He married and moved to Los Angeles. He and his wife, Michelle, went California in a big way. They started a natural foods company, Michelle's Outrageous; they joined PETA and became pesco-vegetarians. They also made some money in real estate. But Jones' goal was to get into the film and TV business.

He founded Bee Holder productions, with the tagline "Beauty is in the eye of the Bee Holder." He knew that too many fledgling filmmakers hung on to one project and ended up waiting tables. So he tried to pursue all possibilities, and when good luck struck, he was ready for it. Six years ago, a neighbor of Kevorkian's, Harry Wylie, finished co-writing a book about the doctor with Neal Nicol, Kevorkian's assistant. They didn't know how to find a publisher. A friend of Jones', a plastic surgeon, was engaged to Wylie's niece. Jones already had the reputation of "a man who knew people." The plastic surgeon put the manuscript in his hands.

"My first thought was, 'Everybody knows this story. The media beat it to death.' But after I read the manuscript, the first thing out of my mouth was, 'You don't know Jack.' I found Wylie and Nicol a publisher, and it came out in numerous countries." Jones got the film and TV rights.

He had a hard time convincing screenwriters that he didn't want it to be a courtroom drama — "That was the part everyone knew about." He hoped to encompass other aspects of Kevorkian's life, including his often macabre painting. He respected the way the doctor "gave decades of his life to ensure the natural-born right of every human being to decide when enough is enough. I don't believe our forefathers meant to take that right away from us. From the beginning of time, kings and men like Socrates have decided for themselves when enough is enough. Why not the common man?"

Ultimately, Adam Mazer came through for Jones on the script, and HBO, unlike the major movie studios, gave it the green light and welcomed its controversy. When HBO Films' Len Amato mentioned Levinson as a possible director, Jones thought he must be dreaming.

"When you think of the big directors who came out of Baltimore — John Waters, Barry Levinson. … Waters has done wonderful, creative things. But when I was a kid, he was doing all that stuff with Divine, and Barry was making movies like 'Sleepers!'"

Meanwhile, with Kevorkian out of prison, news media clamored for the doctor's attention. Jones had earned such trust from Kevorkian's confidantes that the doctor's lawyer, Mayer Morganroth, approached him. The result of his unprecedented access was "Kevorkian," a documentary that salutes the doctor's efforts to educate the public about the Ninth Amendment — the one that says, "The enumeration in the Constitution, of certain rights, shall not be construed to deny or disparage others retained by the people" — including, in Kevorkian's view, the right to die.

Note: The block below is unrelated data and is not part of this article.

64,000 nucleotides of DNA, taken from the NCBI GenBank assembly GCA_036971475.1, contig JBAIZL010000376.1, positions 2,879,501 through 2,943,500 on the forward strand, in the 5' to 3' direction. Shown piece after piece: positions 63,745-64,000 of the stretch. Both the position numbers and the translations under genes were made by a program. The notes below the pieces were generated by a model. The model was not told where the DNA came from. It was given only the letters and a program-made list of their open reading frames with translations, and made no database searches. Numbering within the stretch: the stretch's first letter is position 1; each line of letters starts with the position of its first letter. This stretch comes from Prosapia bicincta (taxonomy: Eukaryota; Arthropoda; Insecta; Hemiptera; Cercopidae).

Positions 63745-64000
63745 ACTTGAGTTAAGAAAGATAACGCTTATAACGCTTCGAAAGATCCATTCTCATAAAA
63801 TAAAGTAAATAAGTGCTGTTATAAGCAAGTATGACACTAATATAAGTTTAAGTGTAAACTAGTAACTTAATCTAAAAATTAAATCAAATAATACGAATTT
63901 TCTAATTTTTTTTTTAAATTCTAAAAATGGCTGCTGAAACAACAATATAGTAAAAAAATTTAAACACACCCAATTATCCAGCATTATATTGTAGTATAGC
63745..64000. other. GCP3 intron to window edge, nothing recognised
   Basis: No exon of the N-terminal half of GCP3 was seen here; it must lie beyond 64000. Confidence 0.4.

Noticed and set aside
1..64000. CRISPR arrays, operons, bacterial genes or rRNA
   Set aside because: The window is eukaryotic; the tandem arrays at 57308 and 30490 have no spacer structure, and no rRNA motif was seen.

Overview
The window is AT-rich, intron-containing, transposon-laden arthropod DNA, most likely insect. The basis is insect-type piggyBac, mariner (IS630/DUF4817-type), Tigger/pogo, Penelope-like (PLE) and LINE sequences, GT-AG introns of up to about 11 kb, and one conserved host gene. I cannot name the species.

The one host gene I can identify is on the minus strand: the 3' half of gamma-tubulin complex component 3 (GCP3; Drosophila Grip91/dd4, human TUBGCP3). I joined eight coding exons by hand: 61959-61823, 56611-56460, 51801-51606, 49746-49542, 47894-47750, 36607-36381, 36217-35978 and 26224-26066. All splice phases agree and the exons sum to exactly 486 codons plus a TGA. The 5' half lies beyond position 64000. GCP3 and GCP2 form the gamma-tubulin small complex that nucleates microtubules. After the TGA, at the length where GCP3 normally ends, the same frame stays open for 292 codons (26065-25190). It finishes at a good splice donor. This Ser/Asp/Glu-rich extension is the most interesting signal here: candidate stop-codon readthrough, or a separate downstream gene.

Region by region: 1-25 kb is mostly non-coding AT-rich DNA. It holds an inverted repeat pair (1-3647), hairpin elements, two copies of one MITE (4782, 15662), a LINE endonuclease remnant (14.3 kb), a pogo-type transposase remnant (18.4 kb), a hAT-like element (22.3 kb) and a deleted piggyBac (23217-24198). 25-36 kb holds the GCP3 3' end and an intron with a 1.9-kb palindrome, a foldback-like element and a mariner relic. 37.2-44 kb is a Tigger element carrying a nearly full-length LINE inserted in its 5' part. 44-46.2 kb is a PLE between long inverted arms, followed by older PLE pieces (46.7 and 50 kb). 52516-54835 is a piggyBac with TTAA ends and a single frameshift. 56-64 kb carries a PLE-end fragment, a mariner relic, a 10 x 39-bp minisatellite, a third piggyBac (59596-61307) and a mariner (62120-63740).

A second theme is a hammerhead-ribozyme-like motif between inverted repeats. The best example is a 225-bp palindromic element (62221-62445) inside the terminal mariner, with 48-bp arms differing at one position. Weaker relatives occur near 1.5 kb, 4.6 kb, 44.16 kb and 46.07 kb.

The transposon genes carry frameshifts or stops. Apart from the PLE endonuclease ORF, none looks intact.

Waters' outlaw sensibility didn't click with Jones as a kid, but as a full-grown film producer he's got his own cutting-edge sensibility. He's tightlipped and coolly confident about a futuristic sci-fi tale called "52" (after the 52nd president). He's open and ebullient about screenwriter Mazer's work on two more offbeat Jones-produced biopics: "Rube," the story of America's longtime porn-distribution giant, Reuben Storman, who hated porn but liked making money from it; and "DeLorean," the story of auto visionary John Z. DeLorean, who continues to inspire motor dreams every time someone sees his flip-lid car in "Back to the Future."

"We own the rights to the story from the DeLorean estate," Jones said, "His brother Chuck is a consultant. He's 84; we're in touch all the time. He's an amazing guy who was in the auto business as well and was very close to his brother. It's an epic tale."

Mazer and Jones have finished the first draft of "Contingency," a Baltimore story from Jones' childhood. It's about the moment in legal history when lawyers won the right to advertise. Jones sees it as a legal "Boogie Nights."

"Because of that change into 1-800-SUE-ME, we have the only system in the world in which an illegal immigrant can walk into a grocery store, where a sign clearly says, 'Wet Floor! Be Careful,' slip, fall and break his tailbone, sue the store, settle with the store and then be deported."

Jones hopes to pull together "some of the same team we had on 'You Don't Know Jack' on 'Contingency.' Use your imagination." He wants to shoot it in Baltimore. He acknowledges that economic realities might get in the way. "But I would be proud to go back and shoot this film in the city where I grew up. I will do everything in my power to produce 'Contingency' in Baltimore."